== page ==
(Please follow the link for the complete CinemaSpy interview.)
Paul Gross and Caroline Dhavernas in a scene from 'Passchendaele'.
Exclusive Interview: Paul Gross
Why he's passionate about 'Passchendaele'
By Robert Falconer | Thursday, October 30, 2008
He is one of Canada's most recognized actors, and he has written and directed one of our nation's most important dramatic films. Paul Gross, who many remember as the always polite Constable Benton Fraser on the 1997 to 1999 series Due South, or as the quirky Geoffrey Tennant from the series Slings and Arrows (2003 to 2006), has, with one important new film, eclipsed all his previous creative endeavors — and yes, we're including Men with Brooms here — in his cinematic epic, Passchendaele.
For those unfamiliar with the story, Passchendaele concerns the Battle of Passchendaele (a rural town near Ypres in the Belgian province of West Flanders), one of the major skirmishes of World War I, in which British, Canadian, South African and ANZAC units engaged the Imperial German Army. The Second Battle of Passchendaele was fought by all four divisions of the Canadian Corps. The battle lasted from October 26 until November 15, resulting in atrocious casualties for Canadian forces before they were able to finally recapture the town.
The conflict robbed Canada of a generation of young men, forged a new identity for the country in hellish pits of fire and mud, and changed the face of Europe and modern warfare forever.
Gross' film depicts the struggle of the Canadian Corps, focusing on the life of Sergeant Michael Dunne (played by Gross), who fought for the 10th Battalion (aka The "Fighting Tenth") with the 1st Canadian Division, and participated in all the major Canadian battles of the war, setting the record for highest number of individual bravery awards for a single battle. Along the way, Dunne falls in love with a nurse, Sarah Mann (played by Caroline Dhavernas), while trying to shelter Sarah's brother David (Joe Dinicol) from the inevitability of military service.
The experiences of Michael Dunne are based upon conversations with Gross' grandfather, who served in the conflict, and the film is peppered throughout with an honest verisimilitude that could only come from the recollections of first hand experience, and a family lineage of military service (Gross' father was also a career military officer, who served in the armored corps in Korea).
CinemaSpy recently sat down with Gross in Vancouver to discuss this important new Canadian film, and why he believes that Canada's definition of heroism differs sharply from that of our cousins south of the 49th parallel...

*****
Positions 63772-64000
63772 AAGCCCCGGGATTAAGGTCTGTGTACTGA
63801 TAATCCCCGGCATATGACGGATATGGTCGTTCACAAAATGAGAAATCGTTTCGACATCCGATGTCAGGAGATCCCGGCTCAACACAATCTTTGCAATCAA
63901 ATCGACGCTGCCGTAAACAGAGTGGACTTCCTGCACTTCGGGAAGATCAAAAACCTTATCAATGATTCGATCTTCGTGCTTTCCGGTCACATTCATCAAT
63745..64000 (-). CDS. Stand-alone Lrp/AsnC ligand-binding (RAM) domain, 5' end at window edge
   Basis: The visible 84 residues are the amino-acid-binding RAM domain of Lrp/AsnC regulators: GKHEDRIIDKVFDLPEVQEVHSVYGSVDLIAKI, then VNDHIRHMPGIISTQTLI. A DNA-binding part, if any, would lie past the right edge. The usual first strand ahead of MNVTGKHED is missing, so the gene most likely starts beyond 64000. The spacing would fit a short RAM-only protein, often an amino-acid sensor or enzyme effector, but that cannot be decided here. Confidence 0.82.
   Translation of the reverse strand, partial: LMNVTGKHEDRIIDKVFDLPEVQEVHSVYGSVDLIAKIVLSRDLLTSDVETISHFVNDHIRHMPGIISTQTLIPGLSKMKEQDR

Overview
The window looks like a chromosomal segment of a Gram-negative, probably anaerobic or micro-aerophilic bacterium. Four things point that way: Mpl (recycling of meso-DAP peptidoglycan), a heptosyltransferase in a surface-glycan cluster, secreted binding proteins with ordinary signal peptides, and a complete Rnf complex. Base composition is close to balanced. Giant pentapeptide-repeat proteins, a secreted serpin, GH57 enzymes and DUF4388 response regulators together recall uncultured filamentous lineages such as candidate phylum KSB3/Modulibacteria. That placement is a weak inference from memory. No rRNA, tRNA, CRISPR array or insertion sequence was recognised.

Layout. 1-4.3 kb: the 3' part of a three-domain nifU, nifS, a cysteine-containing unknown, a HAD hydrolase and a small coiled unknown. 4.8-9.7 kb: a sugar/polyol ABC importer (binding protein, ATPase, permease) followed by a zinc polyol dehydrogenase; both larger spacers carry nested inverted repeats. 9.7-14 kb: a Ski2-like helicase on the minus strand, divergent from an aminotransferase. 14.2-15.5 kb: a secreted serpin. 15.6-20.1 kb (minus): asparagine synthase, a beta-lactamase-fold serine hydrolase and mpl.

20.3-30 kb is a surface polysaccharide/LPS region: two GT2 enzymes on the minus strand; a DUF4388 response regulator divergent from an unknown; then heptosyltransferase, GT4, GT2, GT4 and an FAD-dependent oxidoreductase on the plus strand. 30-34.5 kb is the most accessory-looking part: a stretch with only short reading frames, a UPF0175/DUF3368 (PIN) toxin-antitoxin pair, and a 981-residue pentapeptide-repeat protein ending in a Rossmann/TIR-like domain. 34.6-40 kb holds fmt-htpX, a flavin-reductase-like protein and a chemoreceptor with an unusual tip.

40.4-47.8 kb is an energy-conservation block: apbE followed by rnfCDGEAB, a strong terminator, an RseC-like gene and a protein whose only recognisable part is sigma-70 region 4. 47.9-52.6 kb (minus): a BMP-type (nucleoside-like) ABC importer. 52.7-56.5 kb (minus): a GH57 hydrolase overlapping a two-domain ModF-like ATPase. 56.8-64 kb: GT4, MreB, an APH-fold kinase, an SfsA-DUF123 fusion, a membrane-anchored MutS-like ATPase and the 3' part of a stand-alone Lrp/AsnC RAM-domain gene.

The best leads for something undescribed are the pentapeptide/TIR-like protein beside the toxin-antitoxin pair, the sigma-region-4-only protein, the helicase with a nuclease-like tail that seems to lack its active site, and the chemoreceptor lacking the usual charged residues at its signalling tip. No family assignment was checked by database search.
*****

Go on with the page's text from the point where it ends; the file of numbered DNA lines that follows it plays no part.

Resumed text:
A brief excerpt:
Question: How are you finding the reaction to the film thus far?
Paul Gross: The reaction so far has been wonderful. The most moving and stirring thing of all ... we've been doing a lot of premieres across Canada ... a lot of veterans are coming to the film, and they're Second World War guys now, and they'll get up and start talking after the film, and it's like something is uncorked in them. One guy in Winnipeg got up and started talking about house-to-house and hand-to-hand fighting in Monte Cassino in Italy during the Second World War...and he starts crying. And a young couple nearby, 18 to 20 years old, are watching him recount this story, and you can ascertain that they "see" him for the first time...not just as an old guy with medals that they don't understand, but as a guy who was their age and doing these things that he's describing that are similar to the things in the film.
It was unbelievably moving. If the film can mediate that sort of thing a little bit and cut through that cobweb of history so that younger people can see where we all come from ... that's deeply moving.
Passchendaele is currently playing in theaters across Canada. A theatrical release in the United States is planned, but no details are yet available.
Official web site
'Passchendaele,' stars Paul Gross, Caroline Dhavernas, Alex Arsenault, Meredith Bailey, Gil Bellows, Joe Dinicol, David Brown, Michael Greyeyes, Adam Harrington and Brian Jensen. Filmed in Calgary, AL, Canada.